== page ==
Forget the perfect game. Forget the World Series rings. Forget the legendary carousing, the barroom brawling, the heavy-metal head-banging, and the endless supply of uncensored, often havoc-wreaking quotes. Forget the feuds with dumb-assed fans, wrong-headed managers and the entire city of Cleveland. Even if Perfect, I'm Not was to blindly (and insanely) ignore all those amazing aspects of David Wells' life as a major leaguer, his story would still bounce off these pages as a wildly entertaining and jaw-droppingly honest look at the game of baseball. Nothing less would be possible. Wells simply isn't wired for spin-doctoring. He has no "delete" button. He pulls no punches. In a sport that's now largely populated by a bland collection of well-dressed, personality-free, cliché -- spouting Stepford jocks, Wells clearly holds the title of "baseball's most beloved bad-ass".From rookie ball amid the beer-soaked, frozen tundra of the Great White North, through Winter Ball amid the easy women and explosive diarrhea of Venezuela, Perfect I'm Not explores Boomer's long, strange, often insane climb through the minors. And from the Siberia of the Blue Jays' bullpen, through intensive training with a brilliant little Yoda known as Sparky Anderson, the book also examines how Boomer grew from a mediocre reliever, into a solid, reliable, hugely successful starter. From there, after tortured dealings with Marge Schott in Cincinatti, and Pat Gillick in Baltimore, the book follows Boomer deep inside the New York Yankees' dugout, right through the teams' fairy-tale seasons of '97 and '98. It stands with David on the mound through his legendary perfect game.
It documents his high-profile love affair with the night-life of New York City, and then explores just how devastating it felt to be unceremoniously dumped for Roger Clemens. Perfect I'm Not also follows Boomer through his chronic back pain of 2001, then surgery, rehab, uncertainty, and one pinstriped Christmas miracle, courtesy of Boss Steinbrenner. And though the 2002 season may have enjoyed a less than perfect climax, it nonetheless rounds out the book with a Yankees reunion that kept Boomer smiling from February, right into October.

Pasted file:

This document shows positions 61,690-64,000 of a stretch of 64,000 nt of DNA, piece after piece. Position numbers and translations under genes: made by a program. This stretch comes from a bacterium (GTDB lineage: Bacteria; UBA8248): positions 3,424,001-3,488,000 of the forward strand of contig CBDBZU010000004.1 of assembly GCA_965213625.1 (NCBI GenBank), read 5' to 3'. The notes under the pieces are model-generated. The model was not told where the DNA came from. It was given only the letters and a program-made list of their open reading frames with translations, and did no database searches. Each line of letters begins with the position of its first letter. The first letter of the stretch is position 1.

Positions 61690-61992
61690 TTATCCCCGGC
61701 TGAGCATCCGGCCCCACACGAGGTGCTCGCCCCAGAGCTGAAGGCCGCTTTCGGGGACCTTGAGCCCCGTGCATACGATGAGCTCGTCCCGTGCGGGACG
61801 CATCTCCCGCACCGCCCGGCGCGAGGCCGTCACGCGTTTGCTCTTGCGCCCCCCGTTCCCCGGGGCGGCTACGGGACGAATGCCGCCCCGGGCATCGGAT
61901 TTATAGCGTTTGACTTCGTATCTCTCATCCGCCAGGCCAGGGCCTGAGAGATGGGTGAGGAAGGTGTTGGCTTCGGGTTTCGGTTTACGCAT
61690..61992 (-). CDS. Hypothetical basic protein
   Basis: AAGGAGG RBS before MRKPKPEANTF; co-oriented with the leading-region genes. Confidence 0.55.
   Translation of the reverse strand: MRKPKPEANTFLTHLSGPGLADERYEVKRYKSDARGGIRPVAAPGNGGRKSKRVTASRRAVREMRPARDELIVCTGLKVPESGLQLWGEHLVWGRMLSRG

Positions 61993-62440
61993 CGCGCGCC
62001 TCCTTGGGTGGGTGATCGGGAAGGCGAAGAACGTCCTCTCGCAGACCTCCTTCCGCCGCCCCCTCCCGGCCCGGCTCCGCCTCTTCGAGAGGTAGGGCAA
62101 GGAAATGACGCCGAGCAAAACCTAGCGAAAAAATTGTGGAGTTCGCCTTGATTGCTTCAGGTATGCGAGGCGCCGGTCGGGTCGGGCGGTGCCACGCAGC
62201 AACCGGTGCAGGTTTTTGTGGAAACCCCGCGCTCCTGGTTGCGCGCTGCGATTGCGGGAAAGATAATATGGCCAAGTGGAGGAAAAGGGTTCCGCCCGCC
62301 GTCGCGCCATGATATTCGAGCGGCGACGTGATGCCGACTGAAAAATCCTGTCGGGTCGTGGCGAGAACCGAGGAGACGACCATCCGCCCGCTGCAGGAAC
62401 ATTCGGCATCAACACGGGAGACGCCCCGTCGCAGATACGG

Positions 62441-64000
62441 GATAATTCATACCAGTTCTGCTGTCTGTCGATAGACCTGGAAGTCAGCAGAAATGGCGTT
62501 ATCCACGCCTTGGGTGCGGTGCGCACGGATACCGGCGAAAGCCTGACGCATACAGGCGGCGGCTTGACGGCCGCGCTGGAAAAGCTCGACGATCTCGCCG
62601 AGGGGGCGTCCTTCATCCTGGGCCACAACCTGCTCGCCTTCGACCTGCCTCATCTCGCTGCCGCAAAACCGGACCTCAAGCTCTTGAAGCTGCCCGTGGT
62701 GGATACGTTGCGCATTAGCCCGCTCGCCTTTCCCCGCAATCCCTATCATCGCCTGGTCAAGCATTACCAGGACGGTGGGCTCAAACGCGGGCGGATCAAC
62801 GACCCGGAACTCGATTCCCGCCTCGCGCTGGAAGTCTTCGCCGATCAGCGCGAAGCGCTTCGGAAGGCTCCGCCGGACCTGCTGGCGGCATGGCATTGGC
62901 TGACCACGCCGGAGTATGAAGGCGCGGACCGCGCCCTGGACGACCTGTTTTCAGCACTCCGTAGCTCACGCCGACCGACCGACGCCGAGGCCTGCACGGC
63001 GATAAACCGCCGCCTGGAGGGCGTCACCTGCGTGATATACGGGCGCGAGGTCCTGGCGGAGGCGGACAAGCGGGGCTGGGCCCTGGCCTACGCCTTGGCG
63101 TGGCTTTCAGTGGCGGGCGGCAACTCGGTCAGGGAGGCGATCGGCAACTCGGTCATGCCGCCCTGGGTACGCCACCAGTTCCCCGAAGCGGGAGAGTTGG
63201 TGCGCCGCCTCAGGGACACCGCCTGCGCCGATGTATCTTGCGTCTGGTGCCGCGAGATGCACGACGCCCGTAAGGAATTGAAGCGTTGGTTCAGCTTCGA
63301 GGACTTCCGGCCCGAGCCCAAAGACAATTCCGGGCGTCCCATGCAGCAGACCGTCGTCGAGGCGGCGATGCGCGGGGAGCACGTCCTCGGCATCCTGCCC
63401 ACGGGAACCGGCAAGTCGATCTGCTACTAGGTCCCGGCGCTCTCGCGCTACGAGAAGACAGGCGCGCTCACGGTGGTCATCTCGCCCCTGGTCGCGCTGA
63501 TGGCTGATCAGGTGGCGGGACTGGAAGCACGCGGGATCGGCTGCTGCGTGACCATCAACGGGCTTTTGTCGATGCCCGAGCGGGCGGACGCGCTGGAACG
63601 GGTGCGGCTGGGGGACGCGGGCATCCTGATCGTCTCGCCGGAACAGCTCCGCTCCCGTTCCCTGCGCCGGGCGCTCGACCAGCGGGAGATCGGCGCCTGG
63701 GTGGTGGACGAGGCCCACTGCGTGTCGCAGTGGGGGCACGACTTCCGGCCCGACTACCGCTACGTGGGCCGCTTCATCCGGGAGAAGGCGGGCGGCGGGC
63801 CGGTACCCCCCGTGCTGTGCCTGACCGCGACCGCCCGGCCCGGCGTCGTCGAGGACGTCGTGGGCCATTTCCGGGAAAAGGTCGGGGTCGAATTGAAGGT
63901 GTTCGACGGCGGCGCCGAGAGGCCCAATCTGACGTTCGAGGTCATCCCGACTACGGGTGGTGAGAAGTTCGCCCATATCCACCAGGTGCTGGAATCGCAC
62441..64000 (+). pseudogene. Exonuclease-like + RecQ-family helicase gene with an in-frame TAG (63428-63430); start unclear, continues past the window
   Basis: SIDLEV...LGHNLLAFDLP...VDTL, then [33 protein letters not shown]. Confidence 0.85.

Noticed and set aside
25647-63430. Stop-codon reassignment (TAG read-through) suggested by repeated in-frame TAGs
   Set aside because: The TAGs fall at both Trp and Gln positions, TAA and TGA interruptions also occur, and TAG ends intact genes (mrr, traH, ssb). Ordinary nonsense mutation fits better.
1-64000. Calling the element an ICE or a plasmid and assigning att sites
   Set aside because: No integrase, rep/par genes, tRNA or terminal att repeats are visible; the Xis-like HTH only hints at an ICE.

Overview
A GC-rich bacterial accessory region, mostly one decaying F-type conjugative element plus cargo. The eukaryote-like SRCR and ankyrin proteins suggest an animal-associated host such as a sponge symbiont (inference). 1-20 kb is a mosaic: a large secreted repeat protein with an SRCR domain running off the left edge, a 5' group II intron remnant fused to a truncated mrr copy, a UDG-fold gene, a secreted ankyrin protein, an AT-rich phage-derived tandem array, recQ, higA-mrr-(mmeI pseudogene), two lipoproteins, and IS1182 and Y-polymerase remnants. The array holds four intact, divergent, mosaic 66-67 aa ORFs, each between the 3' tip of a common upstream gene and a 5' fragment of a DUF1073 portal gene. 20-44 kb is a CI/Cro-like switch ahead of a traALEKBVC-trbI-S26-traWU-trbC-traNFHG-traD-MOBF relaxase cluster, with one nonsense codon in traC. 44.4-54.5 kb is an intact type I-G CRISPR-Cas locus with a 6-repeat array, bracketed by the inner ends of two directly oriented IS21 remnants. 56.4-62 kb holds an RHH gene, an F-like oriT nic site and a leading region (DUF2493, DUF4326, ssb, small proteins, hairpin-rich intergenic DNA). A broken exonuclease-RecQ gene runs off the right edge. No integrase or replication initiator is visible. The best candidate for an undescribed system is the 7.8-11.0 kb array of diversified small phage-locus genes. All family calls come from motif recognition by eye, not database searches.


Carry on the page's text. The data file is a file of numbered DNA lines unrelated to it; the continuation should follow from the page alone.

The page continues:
Perfect I'm Not gives readers an unprecedented, all-access pass to every major league stadium in the country, providing a first-person perspective of life on the diamond, as well as an uncensored, warts-and-all, insider's guide to life inside locker-rooms, hotel rooms, planes, dugouts, buses, bedrooms, restaurants, titty-bars, and more. It's great fun. It's real. It's as close as you're ever gonna get to making the show.
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Perfect I'm Not is, indeed, not a perfect book, but as in baseball, literary imperfection can make for a thrilling ride. Part Horatio Alger, part libertine, Wells peppers the narrative of his rise from poverty in Ocean Beach, California to baseball fame and fortune with numerous prurient tales from behind the locker room door. He is frank about the use of steroids among his fellow players and he's not afraid to burn major bridges (one must assume they were already on fire) in his ferocious attacks on such baseball luminaries as veteran general manager Pat Gillick. And the story behind his woozy perfect game is legend. All this is entertaining stuff and worth the price of admission.
The book, however, falls too often into a pattern of explication and justification for Wells’s "entertaining" run-ins with the law, baseball management, players, and even his own family. We learn that young Dave Wells once punched his sister and broke her jaw, but, he explains, this was because his sister had scraped his sunburned back with her fingernails. This childhood story is then repeated--in a grown up form--several times. In many cases, it does seem that he is justified in claiming innocence--or at least in claiming he got an eye for an eye. But repetition of these explications--which even include bad pitching performances caused, we learn, by nascent physical problems (elbow, shoulder, bone chips, gout, back)--take away his agency in his own story. The hero is always a victim. In the end, then, the book is as flawed as its author, offering entertaining insight--some perhaps unintentional--into the man and his game.--Patrick O’Kelley About the Author:
David Wells is one of the most colorful, honest, outspoken and genuinely funny beings on this, or any other planet.
Chris Kreski was a writer and consultant for MTV and a head writer of The Daily Show. He cowrote Star Trek Memories and Star Trek Movie Memories, as well as several other books with William Shatner.
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Book Description William Morrow, 2003. Hardcover. Book Condition: New. Bookseller Inventory # DADAX0060508248
Book Description William Morrow, 2003. Hardcover. Book Condition: New. book. Bookseller Inventory # 0060508248
Book Description William Morrow, 2003. Hardcover. Book Condition: New. Bookseller Inventory # P110060508248
Book Description William Morrow. Hardcover. Book Condition: New. 0060508248 New Condition. Bookseller Inventory # NEW6.1018907